The Role Women Played in WW1

It is often overlooked how vital the brave women of New Zealand were in helping the Allies to win the First World War. During this devastating conflict, there were massive casualties. New instruments of war were developed. Mustard gas blinded men and damaged their lungs. High powered bombs caused limb and face wounds.

Nurses were essential to help save the lives of wounded men. Many of these women saw the horrors of war first hand. They witnessed gruesome injuries and death, in the wards that looked after the Allied soldiers.

New Zealand women had to leave their country, and give vital first aid to male soldiers. This was often done in dangerous environments. The nurses of New Zealand travelled throughout Europe and Africa, supporting the troops and saving lives.

New Zealand Red Cross was the leading organisation to send voluntary nurses overseas. At the start of a career, these women would be expected to do seemingly mundane but essential duties. This included making tea for dozens of patients, and general cleaning. However, once a nurse became certified their duties were more serious, allowing them to dress wounds, and aid doctors during life-threatening surgery.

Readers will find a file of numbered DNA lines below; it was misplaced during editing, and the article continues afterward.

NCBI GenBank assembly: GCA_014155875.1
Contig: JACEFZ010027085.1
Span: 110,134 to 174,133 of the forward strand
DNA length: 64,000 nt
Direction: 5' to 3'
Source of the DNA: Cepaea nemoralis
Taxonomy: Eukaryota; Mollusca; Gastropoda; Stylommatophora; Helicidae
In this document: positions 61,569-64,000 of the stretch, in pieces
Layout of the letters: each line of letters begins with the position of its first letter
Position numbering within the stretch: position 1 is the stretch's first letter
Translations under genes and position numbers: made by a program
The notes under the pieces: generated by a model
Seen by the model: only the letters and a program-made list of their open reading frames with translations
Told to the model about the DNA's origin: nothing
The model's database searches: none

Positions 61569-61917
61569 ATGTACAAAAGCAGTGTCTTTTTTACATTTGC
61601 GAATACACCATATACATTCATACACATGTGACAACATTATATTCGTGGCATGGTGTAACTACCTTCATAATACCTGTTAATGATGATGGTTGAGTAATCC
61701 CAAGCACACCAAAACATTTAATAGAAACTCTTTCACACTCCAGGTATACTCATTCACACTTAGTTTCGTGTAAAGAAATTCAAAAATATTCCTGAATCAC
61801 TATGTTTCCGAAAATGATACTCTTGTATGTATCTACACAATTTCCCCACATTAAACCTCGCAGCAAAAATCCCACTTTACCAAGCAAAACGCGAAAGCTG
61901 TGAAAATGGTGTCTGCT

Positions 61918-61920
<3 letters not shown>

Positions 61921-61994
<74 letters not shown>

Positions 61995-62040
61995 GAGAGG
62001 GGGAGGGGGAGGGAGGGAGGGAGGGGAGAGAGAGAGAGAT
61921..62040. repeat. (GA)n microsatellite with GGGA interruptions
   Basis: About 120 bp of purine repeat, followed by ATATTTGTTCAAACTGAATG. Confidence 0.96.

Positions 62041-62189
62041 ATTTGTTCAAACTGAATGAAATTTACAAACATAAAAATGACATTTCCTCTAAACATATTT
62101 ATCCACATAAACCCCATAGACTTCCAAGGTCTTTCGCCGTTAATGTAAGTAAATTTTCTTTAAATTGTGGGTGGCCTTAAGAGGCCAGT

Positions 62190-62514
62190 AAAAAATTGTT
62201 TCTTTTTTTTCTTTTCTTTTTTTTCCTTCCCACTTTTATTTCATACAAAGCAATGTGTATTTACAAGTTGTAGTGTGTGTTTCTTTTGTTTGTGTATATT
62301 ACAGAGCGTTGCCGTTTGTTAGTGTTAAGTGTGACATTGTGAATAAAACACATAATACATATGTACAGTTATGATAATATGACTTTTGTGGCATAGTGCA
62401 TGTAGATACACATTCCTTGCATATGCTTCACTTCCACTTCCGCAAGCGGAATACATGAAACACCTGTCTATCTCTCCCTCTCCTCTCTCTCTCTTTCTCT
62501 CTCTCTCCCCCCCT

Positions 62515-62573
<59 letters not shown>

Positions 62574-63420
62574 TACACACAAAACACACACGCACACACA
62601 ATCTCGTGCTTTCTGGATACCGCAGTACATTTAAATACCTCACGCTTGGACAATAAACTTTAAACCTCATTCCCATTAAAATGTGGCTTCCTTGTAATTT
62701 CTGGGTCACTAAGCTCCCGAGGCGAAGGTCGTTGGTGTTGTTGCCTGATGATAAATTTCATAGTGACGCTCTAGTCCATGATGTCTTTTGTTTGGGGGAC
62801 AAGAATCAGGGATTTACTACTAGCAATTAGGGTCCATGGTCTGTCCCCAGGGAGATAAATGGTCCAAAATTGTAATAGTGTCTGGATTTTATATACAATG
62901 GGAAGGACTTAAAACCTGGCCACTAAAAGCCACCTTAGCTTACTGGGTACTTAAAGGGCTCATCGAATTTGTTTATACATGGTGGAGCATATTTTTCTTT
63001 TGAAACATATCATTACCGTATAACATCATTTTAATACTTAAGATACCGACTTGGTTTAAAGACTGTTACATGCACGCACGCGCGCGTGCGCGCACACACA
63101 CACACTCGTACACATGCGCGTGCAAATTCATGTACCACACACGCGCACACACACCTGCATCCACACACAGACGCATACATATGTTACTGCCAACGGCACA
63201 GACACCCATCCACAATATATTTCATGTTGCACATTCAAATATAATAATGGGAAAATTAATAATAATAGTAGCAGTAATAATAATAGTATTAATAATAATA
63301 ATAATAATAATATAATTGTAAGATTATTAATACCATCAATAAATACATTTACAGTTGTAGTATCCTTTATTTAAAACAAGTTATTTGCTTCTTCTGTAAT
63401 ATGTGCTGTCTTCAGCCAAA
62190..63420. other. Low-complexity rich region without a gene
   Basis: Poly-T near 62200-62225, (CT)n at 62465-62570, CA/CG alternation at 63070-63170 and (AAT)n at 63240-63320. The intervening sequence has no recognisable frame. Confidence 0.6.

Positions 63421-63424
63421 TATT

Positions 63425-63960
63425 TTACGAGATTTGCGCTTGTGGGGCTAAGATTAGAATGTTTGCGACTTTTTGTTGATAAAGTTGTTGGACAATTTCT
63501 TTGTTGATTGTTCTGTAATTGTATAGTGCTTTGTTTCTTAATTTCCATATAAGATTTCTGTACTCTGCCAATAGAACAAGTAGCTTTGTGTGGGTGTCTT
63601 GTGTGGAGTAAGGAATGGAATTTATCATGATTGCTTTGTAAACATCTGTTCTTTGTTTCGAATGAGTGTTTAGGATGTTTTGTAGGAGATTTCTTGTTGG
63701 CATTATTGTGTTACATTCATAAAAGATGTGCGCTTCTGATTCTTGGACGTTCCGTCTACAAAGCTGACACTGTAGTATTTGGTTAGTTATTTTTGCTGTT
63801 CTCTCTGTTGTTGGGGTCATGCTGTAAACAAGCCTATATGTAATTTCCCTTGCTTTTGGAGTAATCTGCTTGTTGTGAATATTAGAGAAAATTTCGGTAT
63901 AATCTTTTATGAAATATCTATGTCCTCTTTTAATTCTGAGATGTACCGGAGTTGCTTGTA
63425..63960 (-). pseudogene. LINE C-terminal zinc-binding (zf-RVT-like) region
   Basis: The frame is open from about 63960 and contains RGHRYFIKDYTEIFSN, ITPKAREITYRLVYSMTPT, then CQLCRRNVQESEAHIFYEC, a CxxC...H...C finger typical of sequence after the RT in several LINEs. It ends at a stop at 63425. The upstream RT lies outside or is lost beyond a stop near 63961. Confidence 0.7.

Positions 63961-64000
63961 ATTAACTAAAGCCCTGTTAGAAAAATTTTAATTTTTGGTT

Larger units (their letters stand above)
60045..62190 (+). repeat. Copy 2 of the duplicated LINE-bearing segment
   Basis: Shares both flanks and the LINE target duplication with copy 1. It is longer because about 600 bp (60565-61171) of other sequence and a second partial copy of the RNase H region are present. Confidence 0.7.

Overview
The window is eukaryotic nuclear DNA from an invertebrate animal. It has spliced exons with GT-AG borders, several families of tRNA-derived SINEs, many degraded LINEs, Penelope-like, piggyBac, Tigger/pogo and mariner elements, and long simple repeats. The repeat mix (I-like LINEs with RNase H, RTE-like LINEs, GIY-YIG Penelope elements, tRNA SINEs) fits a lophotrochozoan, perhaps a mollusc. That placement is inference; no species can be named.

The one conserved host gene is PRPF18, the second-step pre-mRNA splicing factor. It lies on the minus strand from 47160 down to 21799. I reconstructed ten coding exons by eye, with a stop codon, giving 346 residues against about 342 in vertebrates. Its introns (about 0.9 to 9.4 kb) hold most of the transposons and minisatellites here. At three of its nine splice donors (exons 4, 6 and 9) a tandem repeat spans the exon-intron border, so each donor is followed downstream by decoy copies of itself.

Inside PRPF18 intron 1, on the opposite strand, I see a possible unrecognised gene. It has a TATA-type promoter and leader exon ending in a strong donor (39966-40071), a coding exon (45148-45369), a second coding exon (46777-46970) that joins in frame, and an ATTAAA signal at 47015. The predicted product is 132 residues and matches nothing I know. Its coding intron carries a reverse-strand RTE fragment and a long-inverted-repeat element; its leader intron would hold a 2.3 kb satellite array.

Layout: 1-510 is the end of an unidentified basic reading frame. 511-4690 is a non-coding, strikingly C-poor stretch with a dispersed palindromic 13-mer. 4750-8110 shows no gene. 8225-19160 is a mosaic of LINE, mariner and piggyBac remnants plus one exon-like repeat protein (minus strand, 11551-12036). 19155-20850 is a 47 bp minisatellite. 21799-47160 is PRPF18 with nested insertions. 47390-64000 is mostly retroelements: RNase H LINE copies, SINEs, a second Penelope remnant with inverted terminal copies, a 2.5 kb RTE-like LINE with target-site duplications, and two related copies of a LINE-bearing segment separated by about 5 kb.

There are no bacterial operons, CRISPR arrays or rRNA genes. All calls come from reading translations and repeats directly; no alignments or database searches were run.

Infections and disease were commonplace at WW1 hospitals. Nurses would be in danger of contracting dangerous illnesses and had the critical responsibility of keeping the place clean. This prevented wounds from becoming gangrenous, causing the patient’s limbs to be amputated.

When the men of New Zealand left to go and fight, it created a gap in the number of people able to perform crucial tasks at home. This meant that for the first time women performed roles once solely done by men, for example, they would be helping to build munitions in the factories throughout the country. These vital materials would be crucial to winning the war.

 
 

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